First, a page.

Monday, 6 June 2016



Psalm 73:12
Behold, these are the ungodly,

Who always prosper and are at ease [in the world]; they have increased in wealth.

Numbers 24:1-2
When Balaam saw that it pleased the Lord to bless Israel, he did not go as he had done each time before [superstitiously] to seek omens and signs [in the natural world], but he set his face toward the wilderness (desert). 2 And Balaam raised his eyes and he saw Israel living in their tents tribe by tribe; and the Spirit of God came on him.


The first part of Psalm 73 really convicted me this morning. Those that live in constant and increasing prosperity and ease are equated in no uncertain terms with the "ungodly".

If I'm honest, "constant and increasing prosperity and ease" actually describes me and my family fairly accurately. 
am especially aware of this given the recent realities in Alberta where many are homeless and starting over from scratch because of savage wildfires. Many more still are either without work or working on reduced schedules because of very low world oil prices and the crisis they have created in our economy - which has become dependant upon the export of natural resources.

My spouse and I both enjoy meaningful and fulfilling paid work.
Our work is not likely to be threatened or interupted by any natural or economic disaster.  

We may live in a modest house, but it would not be considered modest in about 70% of communities around the world.  
We don't own a timeshare or a holiday property, but we are planning multiple international holidays this year alone. 
Every person in our household has more clothes than they can actually wear.
We worry more about extra pounds from too much rich food than we ever will about where our next meal might come from. And, for us dining out is a regular activity as opposed to a very special treat.

So, are we "ungodly" in our privilege and relative ease?
My mind races to justify and excuse us...

we volunteer...we tithe...we try to live within our means...

But, I also make note of houses that are bigger and nicer than mine. 
I spend a lot on inessential luxuries. 
My daily coffee money is more than many around the globe have to live on each day.

So, are we "ungodly"
Truth be told, I'm afraid to answer that.

But, I'm not sure a quick answer is what God is after here either.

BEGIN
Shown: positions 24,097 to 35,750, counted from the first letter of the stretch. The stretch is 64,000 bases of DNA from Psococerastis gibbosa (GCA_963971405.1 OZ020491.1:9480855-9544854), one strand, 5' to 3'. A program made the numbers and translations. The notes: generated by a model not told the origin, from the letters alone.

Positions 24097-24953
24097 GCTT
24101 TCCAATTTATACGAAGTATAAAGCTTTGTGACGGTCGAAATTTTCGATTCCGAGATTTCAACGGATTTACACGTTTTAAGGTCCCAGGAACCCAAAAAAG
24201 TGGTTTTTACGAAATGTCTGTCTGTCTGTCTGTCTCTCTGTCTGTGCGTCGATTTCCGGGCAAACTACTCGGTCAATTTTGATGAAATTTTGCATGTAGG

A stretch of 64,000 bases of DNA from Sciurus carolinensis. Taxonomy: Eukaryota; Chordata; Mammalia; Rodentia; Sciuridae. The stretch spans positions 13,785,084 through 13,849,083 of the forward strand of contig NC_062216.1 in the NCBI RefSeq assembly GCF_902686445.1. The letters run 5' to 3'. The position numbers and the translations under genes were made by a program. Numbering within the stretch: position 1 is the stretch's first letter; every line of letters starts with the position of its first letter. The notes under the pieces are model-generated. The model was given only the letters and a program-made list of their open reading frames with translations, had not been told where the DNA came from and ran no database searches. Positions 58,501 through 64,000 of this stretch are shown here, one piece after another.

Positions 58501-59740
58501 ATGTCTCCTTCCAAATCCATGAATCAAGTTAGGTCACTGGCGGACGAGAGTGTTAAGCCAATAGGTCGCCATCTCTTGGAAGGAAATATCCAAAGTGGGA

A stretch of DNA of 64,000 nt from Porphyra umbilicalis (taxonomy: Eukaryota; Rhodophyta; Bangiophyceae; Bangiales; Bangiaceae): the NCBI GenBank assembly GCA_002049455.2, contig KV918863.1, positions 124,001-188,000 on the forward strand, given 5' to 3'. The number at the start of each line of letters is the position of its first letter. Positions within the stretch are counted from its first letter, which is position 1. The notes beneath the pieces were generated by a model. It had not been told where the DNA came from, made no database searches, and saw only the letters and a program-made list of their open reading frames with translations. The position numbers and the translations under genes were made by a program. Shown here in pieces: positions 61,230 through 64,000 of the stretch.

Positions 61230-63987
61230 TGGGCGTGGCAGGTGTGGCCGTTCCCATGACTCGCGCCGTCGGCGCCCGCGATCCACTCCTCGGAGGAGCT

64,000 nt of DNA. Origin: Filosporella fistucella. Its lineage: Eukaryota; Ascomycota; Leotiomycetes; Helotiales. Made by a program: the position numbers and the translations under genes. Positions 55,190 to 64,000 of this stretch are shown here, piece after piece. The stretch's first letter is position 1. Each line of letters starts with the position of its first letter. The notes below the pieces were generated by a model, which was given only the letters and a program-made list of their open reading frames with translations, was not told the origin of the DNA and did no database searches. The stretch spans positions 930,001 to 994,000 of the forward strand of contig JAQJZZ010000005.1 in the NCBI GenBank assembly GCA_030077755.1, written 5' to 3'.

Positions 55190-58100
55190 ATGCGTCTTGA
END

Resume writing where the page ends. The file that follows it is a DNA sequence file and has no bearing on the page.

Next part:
I feel God drawing alongside me, freely pouring out grace to put away my excuses, jealousies and greed long enough to remember what - or, rather WHO - is genuine.

Isn't that just like God: show up and spend time with the ungodly!?! open and fulfill and redeem us with not-4-sale grace!?!


Today, I hear God saying, loud and clear,
"Take a long hard look at your lifestyle and be brutally honest about the obvious and hidden costs of maintaining it."
What does the ecological footprint of my family look like?  (click here for more information and a cool calculator)

How might I better "love my neighbour as myself"?

Amidst, this call towards a searching moral inventory, emboldened by grace, Balaam's blessing grabs me and shakes me awake.  Where is Israel when they receive this blessing - the pronounced favour of God; but, tenting in the desert? 
They are no longer enslaved. They are not yet established. They are free to wander and learning to follow the lead of the LORD who hems them in, going out before them and protecting their flank.

Perhaps there is here a vital metaphor for us 
as we seek to be the body of Christ in this period 
of great change, upset and possibility.
What do you think? 
Might we be transitioning from an epoch of established Temple worship 
to an age of liberated Tabernacle roaming?

I thank you LORD, that I can never be finally accounted as ungodly, 
because you refuse to let it be so. 
Your parenting love is wondrous. 
Now, grant me grace to run toward your invitation 
into a life ever-more-worthy of your incredible love for all your creation. Amen.


  1. Might we be transitioning from an epoch of established Temple worship
    to an age of liberated Tabernacle roaming? Yes, I believe we are. The age of the professional pastor is coming to an end and we do not yet see what is replacing it. It's a hard time to be a Christian, in an age of transition, but be of good courage; God is leading us!

    1. Thanks for your comment, Pastor Nancy!
      God is leading us, indeed. It can be rough trying to sort between the inherited forms and patterns of being church that still serve and those that must die in order that new life might break forth. That said, there is a freshness and a freedom involved in the adventure upon which we have embarked.